In Iraq, decentralization has brought responsibility for essential services that were minimal or nonexistent in many places—clean water, sanitation, basic health services, and education. At the same time, the introduction of local elections has focused attention on the importance of transparency and citizen participation in local policy-making.
Research on the topic indicates that the lack of good governance rather than a lack of resources has caused the failure of governments to deliver services to their citizens. And ICMA was involved in two programs whose goals were to help restore these basic services and develop governance and management capacity in Iraqi cities so that improvements can be sustained: The Iraq Local Governance Program and the third phase of the Iraq Community Action Program (CAP III).
Iraq Local Governance Program (LGP)
The Local Governance Program (LGP) was an effort to strengthen government in Iraq at the local, municipal, and provincial levels. LGP’s goal was to improve governmental management and administration, provide training and technical assistance on the roles and functions of government officials and agencies, and support the establishment of a legal framework for a democratic, representative, and decentralized government in Iraq. Working as a subcontractor to Research Triangle Institute/RTI International, ICMA provided expertise in local governance, finance and budgeting, planning, and general municipal management.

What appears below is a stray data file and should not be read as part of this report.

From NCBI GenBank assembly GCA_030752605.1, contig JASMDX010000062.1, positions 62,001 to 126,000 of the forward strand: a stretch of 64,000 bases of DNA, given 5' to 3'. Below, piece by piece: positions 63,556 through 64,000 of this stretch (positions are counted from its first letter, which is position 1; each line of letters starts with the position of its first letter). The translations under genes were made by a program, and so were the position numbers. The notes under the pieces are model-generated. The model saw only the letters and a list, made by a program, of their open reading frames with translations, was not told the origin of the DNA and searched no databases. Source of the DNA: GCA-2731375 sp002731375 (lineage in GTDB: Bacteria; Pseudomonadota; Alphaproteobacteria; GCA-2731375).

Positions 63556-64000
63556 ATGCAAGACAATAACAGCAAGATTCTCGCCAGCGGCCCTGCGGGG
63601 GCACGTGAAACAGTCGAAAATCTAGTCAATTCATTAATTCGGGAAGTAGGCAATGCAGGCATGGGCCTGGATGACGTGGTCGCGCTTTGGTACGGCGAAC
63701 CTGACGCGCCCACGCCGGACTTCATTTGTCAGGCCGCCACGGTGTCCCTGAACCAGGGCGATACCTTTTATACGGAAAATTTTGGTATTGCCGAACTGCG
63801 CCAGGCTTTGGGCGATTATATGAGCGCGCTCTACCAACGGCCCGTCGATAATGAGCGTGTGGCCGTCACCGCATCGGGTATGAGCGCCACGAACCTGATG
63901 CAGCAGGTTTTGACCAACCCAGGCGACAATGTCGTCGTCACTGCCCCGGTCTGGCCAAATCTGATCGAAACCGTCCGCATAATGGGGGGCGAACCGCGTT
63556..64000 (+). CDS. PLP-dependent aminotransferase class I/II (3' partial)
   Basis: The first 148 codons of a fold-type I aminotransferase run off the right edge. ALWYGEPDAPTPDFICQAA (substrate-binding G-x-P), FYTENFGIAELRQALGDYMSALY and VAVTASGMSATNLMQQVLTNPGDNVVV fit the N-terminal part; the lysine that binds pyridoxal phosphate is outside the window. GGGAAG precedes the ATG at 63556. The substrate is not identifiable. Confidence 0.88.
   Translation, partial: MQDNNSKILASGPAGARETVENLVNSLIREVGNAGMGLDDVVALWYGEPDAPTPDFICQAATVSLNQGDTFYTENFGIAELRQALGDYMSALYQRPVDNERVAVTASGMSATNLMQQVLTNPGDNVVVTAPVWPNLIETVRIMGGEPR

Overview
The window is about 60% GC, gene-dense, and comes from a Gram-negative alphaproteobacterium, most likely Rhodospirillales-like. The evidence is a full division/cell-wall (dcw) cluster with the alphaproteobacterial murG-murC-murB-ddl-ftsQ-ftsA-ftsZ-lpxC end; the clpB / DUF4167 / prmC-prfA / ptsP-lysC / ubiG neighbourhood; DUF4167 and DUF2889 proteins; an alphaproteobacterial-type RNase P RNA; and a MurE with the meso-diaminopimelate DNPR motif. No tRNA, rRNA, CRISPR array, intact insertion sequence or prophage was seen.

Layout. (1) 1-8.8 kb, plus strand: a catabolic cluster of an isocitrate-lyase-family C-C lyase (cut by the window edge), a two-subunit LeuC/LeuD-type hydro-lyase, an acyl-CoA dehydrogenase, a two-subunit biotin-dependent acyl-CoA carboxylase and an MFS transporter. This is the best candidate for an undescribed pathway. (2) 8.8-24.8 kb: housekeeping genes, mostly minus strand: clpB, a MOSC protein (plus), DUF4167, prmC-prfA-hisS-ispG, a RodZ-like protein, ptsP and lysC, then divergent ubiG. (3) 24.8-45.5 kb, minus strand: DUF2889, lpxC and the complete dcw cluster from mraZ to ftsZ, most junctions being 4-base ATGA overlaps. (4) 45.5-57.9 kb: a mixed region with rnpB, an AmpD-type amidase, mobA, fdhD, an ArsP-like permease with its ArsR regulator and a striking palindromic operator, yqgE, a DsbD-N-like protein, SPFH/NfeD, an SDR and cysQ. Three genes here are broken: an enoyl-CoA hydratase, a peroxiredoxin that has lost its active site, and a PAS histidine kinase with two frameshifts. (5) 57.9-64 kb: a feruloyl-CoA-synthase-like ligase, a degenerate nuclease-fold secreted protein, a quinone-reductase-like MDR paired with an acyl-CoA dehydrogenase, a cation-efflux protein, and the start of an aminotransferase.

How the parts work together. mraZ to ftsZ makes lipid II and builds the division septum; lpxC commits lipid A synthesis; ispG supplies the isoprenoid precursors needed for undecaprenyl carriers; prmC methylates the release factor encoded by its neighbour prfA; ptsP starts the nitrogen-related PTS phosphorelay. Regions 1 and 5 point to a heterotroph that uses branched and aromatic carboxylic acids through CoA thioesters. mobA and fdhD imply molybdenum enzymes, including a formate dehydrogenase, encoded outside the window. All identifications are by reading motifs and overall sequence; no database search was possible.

Iraq Community Action Program (CAP III)
The third phase of the Iraq Community Action Program aimed to restore responsive and effective local government institutions. Working as a subcontractor to three organizations in distinct geographic areas, ICMA prepared local trainers to work with district and subdistrict officials throughout the country, helping them engage their communities in identifying and articulating local needs so that they can effectively lobby for funding from higher levels of government.